What Should You Do if You Find a Wild Animal?

Animal experts will be the first to tell you that finding a wild animal by itself doesn’t mean it needs help. In fact, you may be doing more harm than good. Best Friends Animal Society cautions:

“Every year, many thousands of young wild animals are ‘rescued’ by kind people wanting to help them. Unfortunately, many of these young animals do not need to be rescued. They do not need help and, in fact, moving them means that they are being separated from their mothers.

It is usually a life or death choice whether to rescue or not to rescue a young wild creature. Separating an animal from his mother will certainly lessen his chances for survival.”2

Should you find a baby you think might be abandoned, watch it from a safe distance to see if its parents return. That’s doubly true if the baby’s parents are potentially dangerous, such as a bear, bobcat or wolf. Even seemingly harmless animals, such as a snapping turtle3 or baby hatchling alligator, can cause you serious harm. The University of Georgia’s Savannah River Ecology Laboratory4 advises:

“Although baby alligators are docile, they should never be captured, even if the mother is not visible. She may be watching you and decide to take action to protect her baby. Mother alligators will sometime react by hissing, lunging, or swimming toward you but are just signaling you to go away …

Keeping a baby alligator as a pet is a foolish idea not to mention illegal in some states. Although they start out cute and small, they grow into the large predator that you observe outdoors.”

Best Friends Animal Society also warns that if you find a fawn, unless you see a dead doe nearby, it doesn’t need to be rescued. Does leave their fawns alone for hours at a time, and if you should find one, their instinct is to “appear paralyzed,” which convinces people they’re injured when they’re not. Not only should you leave it alone, you should leave the area immediately.5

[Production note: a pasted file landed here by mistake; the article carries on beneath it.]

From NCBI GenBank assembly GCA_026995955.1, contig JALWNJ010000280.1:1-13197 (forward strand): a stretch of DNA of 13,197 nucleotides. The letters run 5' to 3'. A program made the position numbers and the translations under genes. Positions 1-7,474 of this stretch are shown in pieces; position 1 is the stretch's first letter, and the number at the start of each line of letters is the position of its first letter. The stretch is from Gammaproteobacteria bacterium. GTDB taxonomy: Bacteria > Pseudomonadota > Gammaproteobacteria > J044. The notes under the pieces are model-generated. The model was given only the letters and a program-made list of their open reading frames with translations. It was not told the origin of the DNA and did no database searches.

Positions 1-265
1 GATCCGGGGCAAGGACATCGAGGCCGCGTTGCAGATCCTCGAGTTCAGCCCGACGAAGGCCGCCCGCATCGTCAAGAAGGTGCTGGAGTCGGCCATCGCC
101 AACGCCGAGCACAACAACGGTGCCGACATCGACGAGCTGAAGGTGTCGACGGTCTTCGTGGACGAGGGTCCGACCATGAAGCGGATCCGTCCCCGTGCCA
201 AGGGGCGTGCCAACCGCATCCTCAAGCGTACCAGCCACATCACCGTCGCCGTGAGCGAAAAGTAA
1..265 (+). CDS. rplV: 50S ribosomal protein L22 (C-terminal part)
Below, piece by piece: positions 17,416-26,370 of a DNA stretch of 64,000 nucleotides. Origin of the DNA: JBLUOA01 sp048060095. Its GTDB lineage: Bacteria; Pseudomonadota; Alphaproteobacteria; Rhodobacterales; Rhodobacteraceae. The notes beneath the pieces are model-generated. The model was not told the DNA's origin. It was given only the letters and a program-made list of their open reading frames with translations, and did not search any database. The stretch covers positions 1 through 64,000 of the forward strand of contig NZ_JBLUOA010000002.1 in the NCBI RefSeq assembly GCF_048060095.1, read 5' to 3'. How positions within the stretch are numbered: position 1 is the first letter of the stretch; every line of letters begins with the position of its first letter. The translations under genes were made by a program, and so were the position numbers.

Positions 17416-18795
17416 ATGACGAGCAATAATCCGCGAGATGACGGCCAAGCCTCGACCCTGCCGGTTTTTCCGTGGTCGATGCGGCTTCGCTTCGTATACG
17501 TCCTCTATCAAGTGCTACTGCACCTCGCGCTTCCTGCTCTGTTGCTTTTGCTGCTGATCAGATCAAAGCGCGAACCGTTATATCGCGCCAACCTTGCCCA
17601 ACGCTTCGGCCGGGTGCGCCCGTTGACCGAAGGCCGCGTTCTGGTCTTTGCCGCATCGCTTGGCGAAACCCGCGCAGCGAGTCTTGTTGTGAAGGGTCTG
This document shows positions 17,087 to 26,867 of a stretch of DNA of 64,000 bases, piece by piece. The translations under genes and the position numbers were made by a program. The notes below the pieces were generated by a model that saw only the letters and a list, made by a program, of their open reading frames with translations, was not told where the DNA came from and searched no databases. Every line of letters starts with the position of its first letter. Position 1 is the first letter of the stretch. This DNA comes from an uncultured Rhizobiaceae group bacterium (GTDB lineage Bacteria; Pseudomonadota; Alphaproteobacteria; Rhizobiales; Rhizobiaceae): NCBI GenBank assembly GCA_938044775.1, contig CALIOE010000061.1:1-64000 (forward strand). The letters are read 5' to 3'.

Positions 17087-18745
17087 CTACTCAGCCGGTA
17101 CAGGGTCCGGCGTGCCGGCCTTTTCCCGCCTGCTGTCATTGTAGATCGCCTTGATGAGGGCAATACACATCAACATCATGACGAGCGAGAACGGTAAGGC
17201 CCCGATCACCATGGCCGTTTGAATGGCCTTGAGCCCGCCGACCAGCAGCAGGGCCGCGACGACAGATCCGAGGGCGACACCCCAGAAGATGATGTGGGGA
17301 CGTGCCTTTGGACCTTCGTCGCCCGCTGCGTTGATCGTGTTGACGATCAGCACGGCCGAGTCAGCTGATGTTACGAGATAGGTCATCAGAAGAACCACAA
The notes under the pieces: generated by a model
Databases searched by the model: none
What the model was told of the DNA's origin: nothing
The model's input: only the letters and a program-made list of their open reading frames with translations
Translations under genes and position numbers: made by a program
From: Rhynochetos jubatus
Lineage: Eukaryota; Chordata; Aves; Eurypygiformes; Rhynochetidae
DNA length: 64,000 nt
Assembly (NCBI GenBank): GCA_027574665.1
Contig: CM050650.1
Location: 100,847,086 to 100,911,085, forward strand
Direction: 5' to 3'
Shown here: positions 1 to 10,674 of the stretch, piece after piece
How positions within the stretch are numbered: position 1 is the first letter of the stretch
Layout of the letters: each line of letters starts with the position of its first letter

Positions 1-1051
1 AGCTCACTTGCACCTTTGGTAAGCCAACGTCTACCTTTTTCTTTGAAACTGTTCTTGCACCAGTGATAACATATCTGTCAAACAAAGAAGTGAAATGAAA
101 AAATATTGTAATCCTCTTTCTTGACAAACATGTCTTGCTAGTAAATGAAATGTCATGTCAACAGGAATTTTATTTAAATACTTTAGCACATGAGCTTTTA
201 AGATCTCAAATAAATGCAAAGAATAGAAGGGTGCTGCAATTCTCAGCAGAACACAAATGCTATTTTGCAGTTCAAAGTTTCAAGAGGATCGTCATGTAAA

Interesting Observations About Wild Deer

Although the buck in Saugatuck State Park videoed during the first few weeks of July wasn’t large, 3 or 4 inches of antler growth is clearly visible. Interestingly, a video taken just a few weeks later shows a deer of similar size and demeanor with several more inches of antler growth, approaching a family and sniffing their food bag.

While one might think it must be a different deer that may not be the case. An Outdoor Life article notes that deer antlers can grow a quarter-inch in a day, and in just a few weeks, can grow astonishingly large:

“To put that in perspective, imagine that one spring morning, you woke up and had two bones growing out of your forehead. In about a week, they would be 7 inches long, and two weeks later, you’d be knocking into every door frame you tried to walk through.”6

That’s relevant because instances of attacks by bucks in rut are not as uncommon as you might think. Lifehacker7 recounts a man being gored while picking tomatoes in his garden in California, a pet buck that gored and mauled another man in Alabama and an attack on a woman hanging laundry in North Carolina. Only the woman survived.

Rutting bucks have gored hikers and hunters and even crashed through windows into homes after seeing their own reflections.8,9 There’s also tick-borne diseases related to deer, which the CDC says more than doubled between 2004 and 2016, and Lyme disease was diagnosed in 82% of the cases.10 Poppe’s best advice:

“Keep your distance from the animal and operate as if it is a wild animal, and again, do not enable its comfort level with humans … I know (it) approaches people and it’s hard to do because it’s so cool to see wild animals up close, but the best thing for a wild animal is to be treated like a wild animal.”11

For information about how to handle an injured animal, see Best Friends Animal Society’s Wildlife Animal Rescue Safety Precautions.12 In case you do find a wild animal that’s injured, a listing of licensed wildlife rehabilitators by state can be found at the Ohio Wildlife Rehabilitators Association site13 or the National Wildlife Rehabilitators Association.